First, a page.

Once an organization develops a plan and gains management approval, the organization should implement the plan and review it at least annually to ensure the organization is following their roadmap for maturing their capability, as well as fulfilling their goals for incident response.
Implementing standard operating procedures
To implement your plan, you should develop standard operating procedures that describe the specific processes, tools, and forms that will be used to address all aspects of the plan. Each procedure should include enough detail to maximize efficiency while minimizing errors. The operating procedures that are developed can also be useful as an instructional tool when training the incident response team. Common activities that should be documented include:
- Incident reporting mechanisms, such as phone numbers, email addresses, online forms, and secure instant messaging systems that users can use to report suspected incidents.
- At least one mechanism should permit people to report incidents anonymously
- Issue tracking system for tracking incident information, status, etc.
- Establishing relationships and lines of communication between the incident response team and other groups, both internal (e.g., legal department) and external (e.g., law enforcement agencies)
Creating an incident response kit
To ensure that you’re fully prepared in the event of an attack, it is recommended that you also create an emergency toolkit, sometimes referred to as a jump kit. A jump kit is typically a portable carrying case stored in a secure location that contains everything you would need in the event of a catastrophic event such as your infrastructure being taken offline. Among other things, a typical jump kit might include items such as:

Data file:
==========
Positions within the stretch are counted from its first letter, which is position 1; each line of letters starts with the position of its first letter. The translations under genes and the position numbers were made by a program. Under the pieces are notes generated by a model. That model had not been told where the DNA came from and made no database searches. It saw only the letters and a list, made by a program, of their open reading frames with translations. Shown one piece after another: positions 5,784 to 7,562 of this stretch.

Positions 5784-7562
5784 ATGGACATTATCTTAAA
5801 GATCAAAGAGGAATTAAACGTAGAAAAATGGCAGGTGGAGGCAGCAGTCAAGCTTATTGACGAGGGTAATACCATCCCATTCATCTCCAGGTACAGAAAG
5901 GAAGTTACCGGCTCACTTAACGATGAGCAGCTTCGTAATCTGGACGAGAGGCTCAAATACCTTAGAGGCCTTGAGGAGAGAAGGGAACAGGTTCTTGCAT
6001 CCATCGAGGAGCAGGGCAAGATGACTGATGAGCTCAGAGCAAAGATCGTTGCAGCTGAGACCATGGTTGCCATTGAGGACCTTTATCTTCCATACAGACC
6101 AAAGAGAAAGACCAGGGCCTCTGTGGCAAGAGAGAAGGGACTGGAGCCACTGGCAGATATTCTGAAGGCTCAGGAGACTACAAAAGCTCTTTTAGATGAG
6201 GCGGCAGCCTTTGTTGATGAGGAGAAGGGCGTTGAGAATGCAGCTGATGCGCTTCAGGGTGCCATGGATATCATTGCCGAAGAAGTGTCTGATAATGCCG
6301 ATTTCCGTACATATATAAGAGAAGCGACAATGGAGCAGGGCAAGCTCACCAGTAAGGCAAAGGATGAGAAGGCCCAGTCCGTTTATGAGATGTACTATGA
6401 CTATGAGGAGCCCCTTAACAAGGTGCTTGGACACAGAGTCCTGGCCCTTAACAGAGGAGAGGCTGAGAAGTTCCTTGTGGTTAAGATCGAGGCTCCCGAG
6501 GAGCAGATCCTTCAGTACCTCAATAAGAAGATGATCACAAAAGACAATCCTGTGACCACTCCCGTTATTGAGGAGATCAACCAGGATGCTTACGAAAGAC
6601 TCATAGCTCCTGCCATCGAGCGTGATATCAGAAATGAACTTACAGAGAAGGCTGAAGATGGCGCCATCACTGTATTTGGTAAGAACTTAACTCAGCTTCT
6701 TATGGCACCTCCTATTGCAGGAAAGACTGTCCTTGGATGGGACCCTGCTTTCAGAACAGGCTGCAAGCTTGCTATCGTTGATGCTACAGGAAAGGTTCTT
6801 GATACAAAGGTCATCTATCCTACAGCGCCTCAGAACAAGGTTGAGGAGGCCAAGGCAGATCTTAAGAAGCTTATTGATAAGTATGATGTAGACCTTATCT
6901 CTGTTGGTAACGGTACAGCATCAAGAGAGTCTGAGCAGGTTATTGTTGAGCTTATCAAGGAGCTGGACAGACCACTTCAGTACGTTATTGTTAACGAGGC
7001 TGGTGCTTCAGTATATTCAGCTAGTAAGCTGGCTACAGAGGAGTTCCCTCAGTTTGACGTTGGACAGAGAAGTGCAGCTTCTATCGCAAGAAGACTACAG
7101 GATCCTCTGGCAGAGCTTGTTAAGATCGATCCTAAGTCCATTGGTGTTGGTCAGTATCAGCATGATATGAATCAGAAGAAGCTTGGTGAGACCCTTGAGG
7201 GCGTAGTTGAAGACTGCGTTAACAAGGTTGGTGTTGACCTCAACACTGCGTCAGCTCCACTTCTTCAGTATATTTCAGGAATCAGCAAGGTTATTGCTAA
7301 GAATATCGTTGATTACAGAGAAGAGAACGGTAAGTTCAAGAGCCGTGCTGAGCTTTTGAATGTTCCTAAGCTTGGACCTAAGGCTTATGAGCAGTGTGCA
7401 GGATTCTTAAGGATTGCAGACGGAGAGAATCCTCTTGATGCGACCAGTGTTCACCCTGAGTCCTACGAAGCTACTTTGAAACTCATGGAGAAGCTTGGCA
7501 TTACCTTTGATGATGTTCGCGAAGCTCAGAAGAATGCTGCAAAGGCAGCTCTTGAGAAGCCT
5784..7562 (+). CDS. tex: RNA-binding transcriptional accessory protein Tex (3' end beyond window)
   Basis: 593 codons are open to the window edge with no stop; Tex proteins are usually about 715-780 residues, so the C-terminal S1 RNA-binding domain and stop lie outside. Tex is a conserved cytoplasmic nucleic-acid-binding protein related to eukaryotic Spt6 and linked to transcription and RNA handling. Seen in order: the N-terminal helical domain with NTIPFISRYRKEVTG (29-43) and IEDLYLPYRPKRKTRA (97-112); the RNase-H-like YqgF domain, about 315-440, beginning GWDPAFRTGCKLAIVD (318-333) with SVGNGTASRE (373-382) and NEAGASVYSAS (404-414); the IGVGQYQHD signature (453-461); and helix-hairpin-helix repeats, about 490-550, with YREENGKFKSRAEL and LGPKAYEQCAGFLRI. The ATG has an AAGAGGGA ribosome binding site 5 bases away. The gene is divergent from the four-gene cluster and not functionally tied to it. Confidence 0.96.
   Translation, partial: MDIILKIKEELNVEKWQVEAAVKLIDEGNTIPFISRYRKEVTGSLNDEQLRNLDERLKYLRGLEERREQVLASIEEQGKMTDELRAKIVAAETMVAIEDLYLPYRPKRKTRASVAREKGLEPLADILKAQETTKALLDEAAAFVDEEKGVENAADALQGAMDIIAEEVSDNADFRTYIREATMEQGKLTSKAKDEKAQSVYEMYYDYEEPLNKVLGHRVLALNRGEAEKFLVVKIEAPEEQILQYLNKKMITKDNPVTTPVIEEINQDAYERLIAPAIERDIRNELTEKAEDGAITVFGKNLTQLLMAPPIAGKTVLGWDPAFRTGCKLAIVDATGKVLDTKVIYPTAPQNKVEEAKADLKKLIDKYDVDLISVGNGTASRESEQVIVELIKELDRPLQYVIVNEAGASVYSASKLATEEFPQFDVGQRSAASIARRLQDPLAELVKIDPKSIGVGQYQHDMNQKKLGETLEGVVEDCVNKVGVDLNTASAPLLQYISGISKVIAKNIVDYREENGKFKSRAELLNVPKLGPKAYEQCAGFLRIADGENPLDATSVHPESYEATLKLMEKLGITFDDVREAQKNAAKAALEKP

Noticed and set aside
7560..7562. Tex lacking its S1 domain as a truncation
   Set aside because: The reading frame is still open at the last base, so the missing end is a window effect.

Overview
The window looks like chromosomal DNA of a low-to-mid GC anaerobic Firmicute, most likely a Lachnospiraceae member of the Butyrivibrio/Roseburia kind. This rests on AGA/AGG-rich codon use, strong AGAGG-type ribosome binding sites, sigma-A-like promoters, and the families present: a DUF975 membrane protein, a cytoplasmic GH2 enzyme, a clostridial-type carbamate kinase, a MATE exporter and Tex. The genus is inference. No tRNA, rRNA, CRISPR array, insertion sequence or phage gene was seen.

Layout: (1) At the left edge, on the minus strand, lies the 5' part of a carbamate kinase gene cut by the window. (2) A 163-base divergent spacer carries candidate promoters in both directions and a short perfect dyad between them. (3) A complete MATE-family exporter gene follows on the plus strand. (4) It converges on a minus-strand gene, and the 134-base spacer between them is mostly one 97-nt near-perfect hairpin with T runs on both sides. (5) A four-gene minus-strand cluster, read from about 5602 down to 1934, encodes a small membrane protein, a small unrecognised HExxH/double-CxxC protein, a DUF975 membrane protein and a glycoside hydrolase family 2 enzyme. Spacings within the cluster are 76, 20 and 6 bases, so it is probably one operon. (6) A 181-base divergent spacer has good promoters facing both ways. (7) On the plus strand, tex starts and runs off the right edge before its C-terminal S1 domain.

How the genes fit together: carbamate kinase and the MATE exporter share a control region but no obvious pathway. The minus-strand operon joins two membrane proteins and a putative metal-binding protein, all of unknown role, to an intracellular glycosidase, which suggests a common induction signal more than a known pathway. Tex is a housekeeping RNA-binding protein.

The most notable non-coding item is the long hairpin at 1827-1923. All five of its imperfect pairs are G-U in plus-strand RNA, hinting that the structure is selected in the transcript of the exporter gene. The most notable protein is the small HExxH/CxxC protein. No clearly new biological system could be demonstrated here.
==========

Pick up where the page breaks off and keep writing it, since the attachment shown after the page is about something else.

- Your incident response playbook
- Contact information for incident response team members and other key personnel
- Documentation for operating systems, applications, and antivirus products
- Network diagrams and baselines of expected network, system, and application activity
- A special-purpose laptop loaded with software necessary to perform malware analysis, encryption/decryption, and other actions that risk contamination
- A device for creating reports, reading email, and performing other tasks unrelated to the hands-on incident analysis
To learn more about establishing a security incident response program, it is recommended that you review NIST Special Publication 800-61 Revision 2, Computer Security Incident Handling Guide.
But note, for any incident response program to be successful, organizations must also implement first-class solutions to help detect, protect, and respond to threats before, during, and after an attack. Microsoft has invested heavily in creating solutions to protect user identities and control access to resources, defend against advanced threats, recover quickly if attacked, protect sensitive information, and gain insight across your infrastructure using artificial intelligence and machine learning.
As a top Microsoft Gold partner, our team of highly skilled and experienced Cloud Architects can help you determine your current security posture and assist you with identifying solutions that will help you meet your security goals. If your organization is struggling to achieve these goals or you have questions about data security, please contact us for help.